Course Plagiarism Statement

By Council of Writing Program Adminstrators


What Is Plagiarism?

Definition: In an instructional setting, plagiarism occurs when a writer deliberately uses someone else’s language, ideas, or other original (not common-knowledge) material without acknowledg­ing its source.

This definition applies to texts published in print or on-line, to manuscripts, and to the work of other student writers.

Most current discussions of plagiarism fail to distinguish between:

submitting someone else’s text as one’s own or attempting to blur the line between one’s own ideas or words and those borrowed from another source, and

carelessly or inadequately citing ideas and words borrowed from another source.

Such discussions conflate plagiarism with the misuse of sources.

Ethical writers make every effort to acknowledge sources fully and appropriately in accordance with the contexts and genres of their writing. A student who attempts (even if clumsily) to identify and credit his or her source, but who misuses a specific citation format or incorrectly uses quota­tion marks or other forms of identifying material taken from other sources, has not plagiarized. Instead, such a student should be considered to have failed to cite and document sources appropri­ately.

What are the Causes of Plagiarism and the Failure to Use and Document Sources Appropri­ately?

Students who are fully aware that their actions constitute plagiarism—for example, copying pub­lished information into a paper without source attribution for the purpose of claiming the informa­tion as their own, or turning in material written by another student—are guilty of academic mis­conduct. Although no excuse will lessen the breach of ethical conduct that such behavior repre­sents, understanding why students plagiarize can help teachers to consider how to reduce the op­portunities for plagiarism in their classrooms.

Students may fear failure or fear taking risks in their own work.

Students may have poor time-management skills or they may plan poorly for the time and effort required for research-based writing, and believe they have no choice but to plagia­rize.

Students may view the course, the assignment, the conventions of academic documenta­tion, or the consequences of cheating as unimportant.

Teachers may present students with assignments so generic or unparticularized that stu­dents may believe they are justified in looking for canned responses.

Instructors and institutions may fail to report cheating when it does occur, or may not enforce appropriate penalties.

        Students are not guilty of plagiarism when they try in good faith to acknowledge others’ work but fail to do so accurately or fully. These failures are largely                the result of failures in prior teaching and learning: students lack the knowledge of and ability to use the conventions of authorial attri­bution. The                        following conditions and practices may result in texts that falsely appear to represent plagiarism as we have defined it:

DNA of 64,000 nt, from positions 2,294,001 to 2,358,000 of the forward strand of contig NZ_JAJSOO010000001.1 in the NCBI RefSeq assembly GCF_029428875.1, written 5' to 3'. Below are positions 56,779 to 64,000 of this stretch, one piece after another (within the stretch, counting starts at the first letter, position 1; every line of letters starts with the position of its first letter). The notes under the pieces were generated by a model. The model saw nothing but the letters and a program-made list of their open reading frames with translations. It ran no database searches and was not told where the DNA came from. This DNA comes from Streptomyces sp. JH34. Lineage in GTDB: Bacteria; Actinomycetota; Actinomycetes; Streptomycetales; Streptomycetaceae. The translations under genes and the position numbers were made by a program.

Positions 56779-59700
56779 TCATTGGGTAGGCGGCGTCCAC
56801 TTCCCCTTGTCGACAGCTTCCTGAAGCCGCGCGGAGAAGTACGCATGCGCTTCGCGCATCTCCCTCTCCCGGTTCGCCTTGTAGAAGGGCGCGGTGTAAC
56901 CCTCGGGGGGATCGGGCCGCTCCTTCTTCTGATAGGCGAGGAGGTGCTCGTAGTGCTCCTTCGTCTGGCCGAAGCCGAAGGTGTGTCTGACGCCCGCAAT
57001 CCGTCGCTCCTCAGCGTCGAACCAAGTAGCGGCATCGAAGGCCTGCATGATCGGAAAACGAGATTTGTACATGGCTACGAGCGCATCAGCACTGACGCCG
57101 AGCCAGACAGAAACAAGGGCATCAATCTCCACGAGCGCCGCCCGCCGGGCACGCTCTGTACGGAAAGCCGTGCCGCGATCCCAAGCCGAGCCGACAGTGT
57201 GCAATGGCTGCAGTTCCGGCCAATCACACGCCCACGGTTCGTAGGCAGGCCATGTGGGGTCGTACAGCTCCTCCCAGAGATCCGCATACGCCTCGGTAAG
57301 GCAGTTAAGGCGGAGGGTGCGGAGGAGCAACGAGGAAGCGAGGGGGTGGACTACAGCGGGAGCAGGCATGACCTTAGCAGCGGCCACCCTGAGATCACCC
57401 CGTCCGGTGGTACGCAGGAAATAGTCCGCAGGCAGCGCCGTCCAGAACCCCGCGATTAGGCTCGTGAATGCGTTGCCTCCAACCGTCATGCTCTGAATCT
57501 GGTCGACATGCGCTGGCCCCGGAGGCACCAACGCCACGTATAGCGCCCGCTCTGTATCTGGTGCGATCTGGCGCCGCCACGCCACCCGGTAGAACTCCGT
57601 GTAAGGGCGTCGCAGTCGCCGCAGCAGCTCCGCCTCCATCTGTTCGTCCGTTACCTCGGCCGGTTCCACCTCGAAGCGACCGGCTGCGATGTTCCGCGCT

Students may not know how to integrate the ideas of others and document the sources of those ideas appropriately in their texts.

Students will make mistakes as they learn how to integrate others’ words or ideas into their own work because error is a natural part of learning.

Students may not know how to take careful and fully documented notes during their re­search.

Academicians and scholars may define plagiarism differently or more stringently than have instructors or administrators in students’ earlier education or in other writing situations.

College instructors may assume that students have already learned appropriate academic conventions of research and documentation.

College instructors may not support students as they attempt to learn how to research and document sources; instead, instructors may assign writing that requires research and expect its appropriate documentation, yet fail to appreciate the difficulty of novice academic writ­ers to execute these tasks successfully.

Students from other cultures may not be familiar with the conventions governing attribu­tion and plagiarism in American colleges and universities.

  In some settings, using other people’s words or ideas as their own is an acceptable practice for writers of certain kinds of texts (for example, organizational documents), making the concepts of plagiarism and documentation less clear cut than academics often acknowledge and thereby confusing students who have not learned that the conventions of source attri­bution vary in different contexts.

You may also want to check APA wrting styles and plagiarism information at The Owl At Purdue,  Finally, check the college’s bookstore, library or other online resources. The cost may range from as low as $5.95 to $25.95. One text you may want to purchase Diana Hacker’s (2007). A Writer’s Reference. (6th Ed). New York: Bedford/St. Martin’s.

Course penalities are:


Reduced Grade

Formal Notice to Department